By Jennifer Richmond & Carlos Hoyt
Well, it happened again. Folks who might seem to be on opposite sides of a subject got together for a second time to have meaningful, respectful, and generative dialogue - a rare occurrence in today’s factious, cynical world.
In our efforts to fashion a new American identity, we continue to not just talk, but also to write together. Who knows, perhaps our conversations and collaborations may just end up with a book on how to doing diversity constructively. We’ll see… (Speaking of books, you can pre-order Jennifer’s forthcoming book with co-author Winkfield Twyman, Jr. Letters in Black & White on Amazon.)
In our latest conversation we focus on systems. Jen sees the word as pejorative. Systems are something you burn or crush. The “system” is often synonymous with “the man”, and we all know you’re supposed to “stick it to the man”, right? But there will always be systems. It’s a baseline of operation for most of what we do. Often, even the best of systems come with unintended consequences.
Carlos offered that, stripped of the contentious charge that’s been applied to it, all system means is an arrangement of elements, designs, practices, policies, etc. that lead to outcomes (intended or unintended) that may have positive or negative consequences for individuals and groups. Whether we’re talking about natural systems like ecological systems, deliberately discriminatory systems such as Jim Crow segregation, or legacy admission policies, systems can reflect non-human directed outcomes (ecological systems), oppression (Jim Crow segregation), or de facto discrimination (legacy admission policies).
Understanding this allows and obliges us to acknowledge that systems of social bias play out in many ways. Arguments against the existence, past and present, of systemic social bias defies logic and evidence and offends those who must push through social bias every day.
We agree that there are systems at play with consequences that produce biased outcomes but discuss the extent that it permeates our society. Does systemic social bias explain everything that ails us? Of course not, but who ever said it did? Our opportunity and obligation are to seek clear data, acknowledge facts, and work together to reduce both intentional and unintentional social bias. When we instead, opt for simplistic explanations without exploring the nuance and complexity of our world and the systems within, real solutions are elusive. And until we put aside piddling pedantic fussing, we remain locked in a system of our own making that keeps us in stasis. We’re just playing the same game that ensures that systemic bias remains a fixture in our polarized landscape.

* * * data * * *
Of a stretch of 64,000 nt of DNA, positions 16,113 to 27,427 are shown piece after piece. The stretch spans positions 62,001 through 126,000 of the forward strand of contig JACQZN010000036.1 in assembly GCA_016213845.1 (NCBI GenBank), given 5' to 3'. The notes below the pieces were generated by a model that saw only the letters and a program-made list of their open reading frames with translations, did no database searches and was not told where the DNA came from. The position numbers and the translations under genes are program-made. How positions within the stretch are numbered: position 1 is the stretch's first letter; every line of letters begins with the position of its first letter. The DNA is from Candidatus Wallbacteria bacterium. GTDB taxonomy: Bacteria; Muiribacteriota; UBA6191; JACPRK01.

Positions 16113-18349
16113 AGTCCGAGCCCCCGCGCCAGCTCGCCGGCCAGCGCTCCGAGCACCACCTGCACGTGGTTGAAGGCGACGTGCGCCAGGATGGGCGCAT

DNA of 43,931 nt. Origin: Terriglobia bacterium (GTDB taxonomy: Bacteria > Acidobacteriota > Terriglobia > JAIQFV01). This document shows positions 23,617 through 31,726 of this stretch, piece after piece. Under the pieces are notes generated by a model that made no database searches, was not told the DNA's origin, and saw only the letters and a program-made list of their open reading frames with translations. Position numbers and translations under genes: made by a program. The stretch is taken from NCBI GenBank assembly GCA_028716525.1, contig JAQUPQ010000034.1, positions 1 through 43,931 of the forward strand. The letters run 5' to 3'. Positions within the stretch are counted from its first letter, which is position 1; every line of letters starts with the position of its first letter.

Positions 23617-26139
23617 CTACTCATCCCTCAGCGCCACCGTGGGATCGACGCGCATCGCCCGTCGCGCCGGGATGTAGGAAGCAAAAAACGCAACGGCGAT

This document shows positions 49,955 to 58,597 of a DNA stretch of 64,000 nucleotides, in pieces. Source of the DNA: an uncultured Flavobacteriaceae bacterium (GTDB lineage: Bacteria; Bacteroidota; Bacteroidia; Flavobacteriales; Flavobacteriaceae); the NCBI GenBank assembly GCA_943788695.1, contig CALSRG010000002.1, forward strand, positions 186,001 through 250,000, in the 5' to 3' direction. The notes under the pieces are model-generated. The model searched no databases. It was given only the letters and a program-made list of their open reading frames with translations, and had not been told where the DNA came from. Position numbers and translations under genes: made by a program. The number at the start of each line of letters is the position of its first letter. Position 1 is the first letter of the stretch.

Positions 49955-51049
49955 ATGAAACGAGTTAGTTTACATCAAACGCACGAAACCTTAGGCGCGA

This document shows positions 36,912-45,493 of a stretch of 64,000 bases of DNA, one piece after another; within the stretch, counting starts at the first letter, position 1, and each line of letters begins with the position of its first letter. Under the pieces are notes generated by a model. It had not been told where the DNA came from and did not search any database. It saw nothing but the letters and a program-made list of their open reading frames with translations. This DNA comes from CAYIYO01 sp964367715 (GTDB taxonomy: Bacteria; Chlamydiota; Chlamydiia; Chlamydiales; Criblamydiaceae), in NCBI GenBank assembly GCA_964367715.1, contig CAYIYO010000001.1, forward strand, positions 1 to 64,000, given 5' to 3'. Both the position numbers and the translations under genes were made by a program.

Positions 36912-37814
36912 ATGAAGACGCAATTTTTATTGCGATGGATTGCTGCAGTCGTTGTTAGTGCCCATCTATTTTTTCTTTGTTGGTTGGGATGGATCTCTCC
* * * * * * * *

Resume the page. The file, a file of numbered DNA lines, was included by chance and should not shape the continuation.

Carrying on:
As long as there are humans, there will be the risk of social bias. An Us-and-Them ethos; we are hard-wired this way. We can never be infinitely inclusive and must build a resilience to accommodate realities outside of ourselves. However, we can strengthen our resiliency while working to ensure that our Us-and-Them nature doesn’t morph into an Us-against-Them reality. Yes, there is a difference. And no, it doesn’t have to be a zero-sum game.
In the Hold my Drink — navigating culture with a chaser of civility, and Counterweight podcast, Episode 75, we continue our conversation with Carlos Hoyt on how to do diversity without division. In the fraught dynamics of what to teach, how to teach, and when to teach about history, justice, and social issues, we come together across our differences to seek solutions to one of America’s most polarizing topics. Despite our differences we find common ground in our belief that a new American identity is a real possibility, if only we hold space for difficult conversations. In our latest conversation we explore “systems” and conclude that a singular focus on systems doesn’t reflect reality or result in lasting solutions. Systemic bias, however, remains an enduring part of the human mindset. How to outwit this human tendency is the key to a new national dialogue that brings our commonalities into sharper focus. All discussed with a chaser of civility, of course, and a whiskey & coke, a chocolate Rooibos tea, and a bottle of cool and lucid water for Carlos.
Hold my Drink welcomes all people with all kinds of beverages to join us as we explore the truths of a chaotic and beautiful world, together.
Find us on Apple Podcasts and Spotify, or watch the conversation unfold on YouTube, and follow us on Facebook, Twitter and Instagram.
What Carlos is Reading:
Systemic racism: What research reveals about the extent of its impact, Humans, Layal Liverpool
26 simple charts to show friends and family who aren't convinced racism is still a problem in America, Business Insider, Shayanne Gal, Andy Kiersz, Michelle Mark, Ruobing Su, and Marguerite Ward
What Jen is Watching:
Jordan Peterson debate on the gender pay gap, campus protests and postmodernism, Channel 4 News
What Have We Learned About Culture, Disadvantage and Black Youth? Talk at Case Western Reserve University, Orlando Patterson
Carlos is a Licensed Independent Clinical Social Worker and a Ph.D. in social work. He provides psychotherapy to children, adolescents, adults, couples, and families, and consultation and training on matters related to social identity, social bias, and social justice to a number of organizations that wish to optimize their inclusivity efforts and outcomes.
More information on Carlos can be found here.
Below is a collection of Carlos’ writings:
The Pedagogy of the Meaning of Racism: Reconciling a Discordant Discourse
What if the Spirit Does Not Move Me? A Personal Reconnaissance and Reconciliation